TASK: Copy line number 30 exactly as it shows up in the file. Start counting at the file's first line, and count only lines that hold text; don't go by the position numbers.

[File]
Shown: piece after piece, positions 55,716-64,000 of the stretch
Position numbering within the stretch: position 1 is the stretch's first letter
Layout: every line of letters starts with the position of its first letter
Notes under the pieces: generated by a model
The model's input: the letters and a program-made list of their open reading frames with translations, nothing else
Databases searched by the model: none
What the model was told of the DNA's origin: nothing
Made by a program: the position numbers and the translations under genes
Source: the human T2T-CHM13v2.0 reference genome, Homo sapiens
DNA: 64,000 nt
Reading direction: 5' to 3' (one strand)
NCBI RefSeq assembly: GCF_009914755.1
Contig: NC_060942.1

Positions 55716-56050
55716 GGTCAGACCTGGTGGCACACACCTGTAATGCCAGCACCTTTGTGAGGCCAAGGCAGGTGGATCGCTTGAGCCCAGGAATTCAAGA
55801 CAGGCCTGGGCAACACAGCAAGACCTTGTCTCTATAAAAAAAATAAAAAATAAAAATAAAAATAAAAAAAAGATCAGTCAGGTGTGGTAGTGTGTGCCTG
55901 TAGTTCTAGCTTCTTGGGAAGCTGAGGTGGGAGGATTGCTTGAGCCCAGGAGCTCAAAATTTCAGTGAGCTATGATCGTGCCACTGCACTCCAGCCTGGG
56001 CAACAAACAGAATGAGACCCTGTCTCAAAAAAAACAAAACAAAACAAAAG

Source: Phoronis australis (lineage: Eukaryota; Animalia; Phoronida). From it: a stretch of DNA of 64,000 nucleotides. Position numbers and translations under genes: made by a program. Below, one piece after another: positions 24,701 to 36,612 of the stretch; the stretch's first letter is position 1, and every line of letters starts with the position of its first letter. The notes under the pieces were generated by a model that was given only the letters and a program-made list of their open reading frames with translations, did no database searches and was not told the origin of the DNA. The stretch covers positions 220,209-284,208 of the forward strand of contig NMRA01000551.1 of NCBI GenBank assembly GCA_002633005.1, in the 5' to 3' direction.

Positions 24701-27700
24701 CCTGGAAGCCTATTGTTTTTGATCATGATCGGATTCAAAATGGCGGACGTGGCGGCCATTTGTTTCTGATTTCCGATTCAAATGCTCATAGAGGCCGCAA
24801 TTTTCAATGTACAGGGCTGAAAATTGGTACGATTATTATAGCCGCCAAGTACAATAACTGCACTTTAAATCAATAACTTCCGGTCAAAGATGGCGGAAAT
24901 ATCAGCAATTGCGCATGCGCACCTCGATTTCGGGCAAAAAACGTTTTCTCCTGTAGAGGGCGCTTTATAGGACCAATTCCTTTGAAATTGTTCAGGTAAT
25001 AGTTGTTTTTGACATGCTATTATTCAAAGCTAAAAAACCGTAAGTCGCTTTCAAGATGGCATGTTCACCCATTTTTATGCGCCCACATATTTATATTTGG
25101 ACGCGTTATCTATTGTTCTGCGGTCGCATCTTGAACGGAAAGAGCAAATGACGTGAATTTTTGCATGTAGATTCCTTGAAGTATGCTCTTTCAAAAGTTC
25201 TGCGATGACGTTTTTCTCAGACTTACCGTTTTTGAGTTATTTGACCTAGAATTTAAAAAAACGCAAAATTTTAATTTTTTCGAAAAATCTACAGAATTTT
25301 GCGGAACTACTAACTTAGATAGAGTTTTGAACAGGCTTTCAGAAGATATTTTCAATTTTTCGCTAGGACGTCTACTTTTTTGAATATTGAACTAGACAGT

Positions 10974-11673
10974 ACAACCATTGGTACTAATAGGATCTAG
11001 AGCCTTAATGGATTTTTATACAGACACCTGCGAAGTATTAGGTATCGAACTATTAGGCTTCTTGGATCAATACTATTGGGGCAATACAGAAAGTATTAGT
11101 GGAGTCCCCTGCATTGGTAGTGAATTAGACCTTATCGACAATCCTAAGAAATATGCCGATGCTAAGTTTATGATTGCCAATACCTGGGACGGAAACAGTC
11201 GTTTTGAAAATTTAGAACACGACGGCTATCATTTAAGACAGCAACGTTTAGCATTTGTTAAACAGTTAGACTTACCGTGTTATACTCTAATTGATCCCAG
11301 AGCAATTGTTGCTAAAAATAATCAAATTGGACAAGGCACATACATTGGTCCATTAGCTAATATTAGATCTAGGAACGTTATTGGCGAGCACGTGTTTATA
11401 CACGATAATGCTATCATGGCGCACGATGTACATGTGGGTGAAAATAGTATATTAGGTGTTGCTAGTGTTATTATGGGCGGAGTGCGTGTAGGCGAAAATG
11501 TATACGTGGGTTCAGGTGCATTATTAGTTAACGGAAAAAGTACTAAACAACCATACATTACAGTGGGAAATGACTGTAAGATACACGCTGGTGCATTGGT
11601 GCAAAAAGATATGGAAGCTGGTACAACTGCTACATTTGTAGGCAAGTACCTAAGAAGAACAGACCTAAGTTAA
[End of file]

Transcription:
11001 AGCCTTAATGGATTTTTATACAGACACCTGCGAAGTATTAGGTATCGAACTATTAGGCTTCTTGGATCAATACTATTGGGGCAATACAGAAAGTATTAGT